Although he had to take a break from filming to treat his lymphoma, Bridges brings an imminent physical presence to the show, which airs Thursday at 10 p.m. on FX and Friday on Hulu. Chase has lived his days restfully – and, as the series makes clear, urinates several times a night as the titular character – but when he has to take on the various killers on his trail, he’s still witty and brawny, even if the results involve pain and moaning. Bridges makes Chase a worthy action hero whose true dominance comes from always being one step ahead of his pursuers, whose decades of experience are a plus. He also benefits from his two intensely trained Rottweilers, which are valuable assets to him and, being very good dogs indeed, for show.
Bridges is matched on the seven-episode drama by a solid cast, including John Lithgow, Alia Shawkat and Amy Brenneman, who each shine. Lithgow is an FBI bigwig named Harold Harper who is either Chase’s enemy or longtime supporter – or a bit of both – and he keeps the cards close to his chest as the nature of their story gradually emerges. . He and Bridges aren’t acting partners in the four episodes made available for review — Harper’s in DC, Chase is busy being sued — especially since they serve as two magnetic poles of the narrative. Harper seems to be the villain disturbing Chase’s peace, but the truth is, of course, probably much murkier, especially as we see Chase kill a few people without a hint of remorse. His instincts for self-protection are overwhelming.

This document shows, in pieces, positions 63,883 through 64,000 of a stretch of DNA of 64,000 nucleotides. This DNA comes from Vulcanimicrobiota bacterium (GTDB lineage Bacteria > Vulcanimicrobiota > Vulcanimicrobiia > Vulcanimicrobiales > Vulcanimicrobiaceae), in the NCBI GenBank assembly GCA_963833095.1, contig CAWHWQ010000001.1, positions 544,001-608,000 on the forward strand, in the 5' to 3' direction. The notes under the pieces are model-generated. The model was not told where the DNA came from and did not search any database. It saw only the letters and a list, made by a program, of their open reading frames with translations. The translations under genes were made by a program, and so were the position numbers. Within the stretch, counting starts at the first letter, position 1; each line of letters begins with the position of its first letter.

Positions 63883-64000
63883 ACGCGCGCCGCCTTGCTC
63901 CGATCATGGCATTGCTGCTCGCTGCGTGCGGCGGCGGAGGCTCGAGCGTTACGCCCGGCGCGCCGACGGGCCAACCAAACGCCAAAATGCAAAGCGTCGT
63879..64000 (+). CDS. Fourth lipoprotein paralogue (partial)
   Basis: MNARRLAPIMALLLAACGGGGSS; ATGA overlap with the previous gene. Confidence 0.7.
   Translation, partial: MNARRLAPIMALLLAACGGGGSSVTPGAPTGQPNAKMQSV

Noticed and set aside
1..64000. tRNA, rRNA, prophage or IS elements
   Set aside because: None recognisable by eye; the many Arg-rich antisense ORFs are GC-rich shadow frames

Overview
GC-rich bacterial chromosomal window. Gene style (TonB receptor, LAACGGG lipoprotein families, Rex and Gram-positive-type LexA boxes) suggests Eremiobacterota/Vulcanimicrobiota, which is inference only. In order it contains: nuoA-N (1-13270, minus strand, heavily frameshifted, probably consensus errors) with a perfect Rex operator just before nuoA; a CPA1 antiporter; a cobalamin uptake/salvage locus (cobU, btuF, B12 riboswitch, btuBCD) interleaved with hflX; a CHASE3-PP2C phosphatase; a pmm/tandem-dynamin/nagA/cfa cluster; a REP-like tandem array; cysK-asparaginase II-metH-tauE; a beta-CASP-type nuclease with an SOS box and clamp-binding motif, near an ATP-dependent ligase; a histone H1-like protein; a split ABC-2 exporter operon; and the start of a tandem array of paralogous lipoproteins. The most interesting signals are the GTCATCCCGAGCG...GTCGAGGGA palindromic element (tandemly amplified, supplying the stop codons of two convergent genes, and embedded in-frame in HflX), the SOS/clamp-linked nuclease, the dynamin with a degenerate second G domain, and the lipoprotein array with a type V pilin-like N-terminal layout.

Brenneman is extraordinary as a bitter divorcee dragged on the run with Chase. I’m not sure his scene-by-scene motivations are well defined in the script, but Brenneman makes it work anyway. Is she in love? Is she a victim? None of this is clear, which makes his performance all the more interesting. And Shawkat is particularly memorable as a shrewd FBI agent and Harper’s protege. She is always a treat to watch. Add a Joel Gray cameo and you have plenty of chops to admire.
Considering all the talent, you can also expect a stellar storyline from “The Old Man,” as our weary but vigorous veteran flees his past.
Alas, you’ll get a sometimes frustrating story that’s both convoluted and, in some ways, simplistic at the same time. Based on the 2017 novel by Thomas Perry, it aims for the tense international thrills of “Homeland,” but it gets bogged down in the very slow emergence of the backstory that drives the action in the present. There are some surprising twists when Chase is on the road, and these are satisfying. But the story of Chase’s experiences during the 1980s as an agent in Afghanistan seems thin and, in flashbacks (with Bill Heck as young Chase), a little easy. The more you learn about the events of the 1980s, the more questions you will have.
The actors, however, make it all interesting. In their hands is a contemplative and ever-observable view of the past, its ubiquitous presence, and the moral calculations it demands.
THE OLD MAN
With: Jeff Bridges, John Lithgow, Amy Brenneman, Alia Shawkat, Gbenga Akinnagbe, Bill Heck
On: FX, Hulu. Thursdays at 10 p.m. on FX; Friday on Hulu